in defense of walking in ignorance (but appreciation) of nature

How much you get from walking will depend, in the last resort, upon yourself, rather than the country.  One mind will get more out of a few fields than another will from a range of mountains.  It is a matter of developing a breadth of interests. …

The ideal walker would, I suppose, have geology and all other -ologies at his fingertips.  He would be steeped in history and literary associations.  He would be able to analyse a cathedral into its constituent parts and tag each with a date and style.  He would talk knowledgeably to the locals about crops and craftsa nd industries.  Such a man (supposing his head did not burst) would cover about one mile in a summer’s day.  I prefer to air my ignorance on the hills and walk twenty, noticing what I can.  But certainly a little knowledge of all or any of these things, far from being dangerous, adds immensely to one’s pleasure.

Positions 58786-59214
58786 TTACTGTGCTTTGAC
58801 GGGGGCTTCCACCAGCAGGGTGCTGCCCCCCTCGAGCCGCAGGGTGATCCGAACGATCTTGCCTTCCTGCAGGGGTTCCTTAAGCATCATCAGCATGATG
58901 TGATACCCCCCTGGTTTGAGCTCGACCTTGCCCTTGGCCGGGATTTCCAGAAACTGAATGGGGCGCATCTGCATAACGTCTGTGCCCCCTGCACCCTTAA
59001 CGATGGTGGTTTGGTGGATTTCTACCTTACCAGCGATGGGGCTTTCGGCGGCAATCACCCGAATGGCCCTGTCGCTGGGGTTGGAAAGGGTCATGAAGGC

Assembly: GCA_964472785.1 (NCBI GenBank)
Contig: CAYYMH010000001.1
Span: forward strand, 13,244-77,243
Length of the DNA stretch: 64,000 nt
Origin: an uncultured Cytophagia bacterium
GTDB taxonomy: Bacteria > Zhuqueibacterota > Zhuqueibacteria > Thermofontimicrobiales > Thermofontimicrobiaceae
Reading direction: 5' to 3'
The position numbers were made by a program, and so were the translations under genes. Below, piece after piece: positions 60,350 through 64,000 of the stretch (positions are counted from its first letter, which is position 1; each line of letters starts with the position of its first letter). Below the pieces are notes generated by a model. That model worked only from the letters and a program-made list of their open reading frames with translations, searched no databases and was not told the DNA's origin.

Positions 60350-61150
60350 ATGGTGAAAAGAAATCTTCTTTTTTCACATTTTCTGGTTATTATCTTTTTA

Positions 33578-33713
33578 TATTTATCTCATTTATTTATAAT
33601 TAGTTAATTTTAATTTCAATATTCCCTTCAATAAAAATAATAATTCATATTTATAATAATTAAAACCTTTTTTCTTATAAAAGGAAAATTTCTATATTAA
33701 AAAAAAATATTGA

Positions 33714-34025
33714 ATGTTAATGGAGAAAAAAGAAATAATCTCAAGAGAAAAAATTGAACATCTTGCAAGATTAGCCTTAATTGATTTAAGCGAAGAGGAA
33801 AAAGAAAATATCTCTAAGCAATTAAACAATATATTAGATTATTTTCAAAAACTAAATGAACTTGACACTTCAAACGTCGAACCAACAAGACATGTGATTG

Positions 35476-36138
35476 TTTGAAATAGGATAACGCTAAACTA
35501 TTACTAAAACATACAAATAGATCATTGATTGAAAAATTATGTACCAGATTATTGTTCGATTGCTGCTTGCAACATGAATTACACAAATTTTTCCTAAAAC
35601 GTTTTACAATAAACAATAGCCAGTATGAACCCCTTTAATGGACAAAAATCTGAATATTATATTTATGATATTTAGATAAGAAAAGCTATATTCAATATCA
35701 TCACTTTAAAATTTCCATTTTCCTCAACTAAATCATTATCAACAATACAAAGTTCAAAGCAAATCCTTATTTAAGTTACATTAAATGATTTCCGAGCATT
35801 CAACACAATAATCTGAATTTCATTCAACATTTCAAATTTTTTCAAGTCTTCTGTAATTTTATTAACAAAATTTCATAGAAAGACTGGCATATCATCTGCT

I always wish I could identify more trees, bushes, clouds, etc., but never have the diligence to consistently invest.  So I will continue to “air my ignorance” and see if I can pick up “a little knowledge” here and there.  I’m in Ithaca, New York, where there are ten thousand waterfalls.  I love this town.

from Walking in England, by Geoffrey Tease, quoted in The Walker’s Companion, by Malcolm Tait, p53.  (I own and loved The Moviegoer’s Companion, from the same series.)

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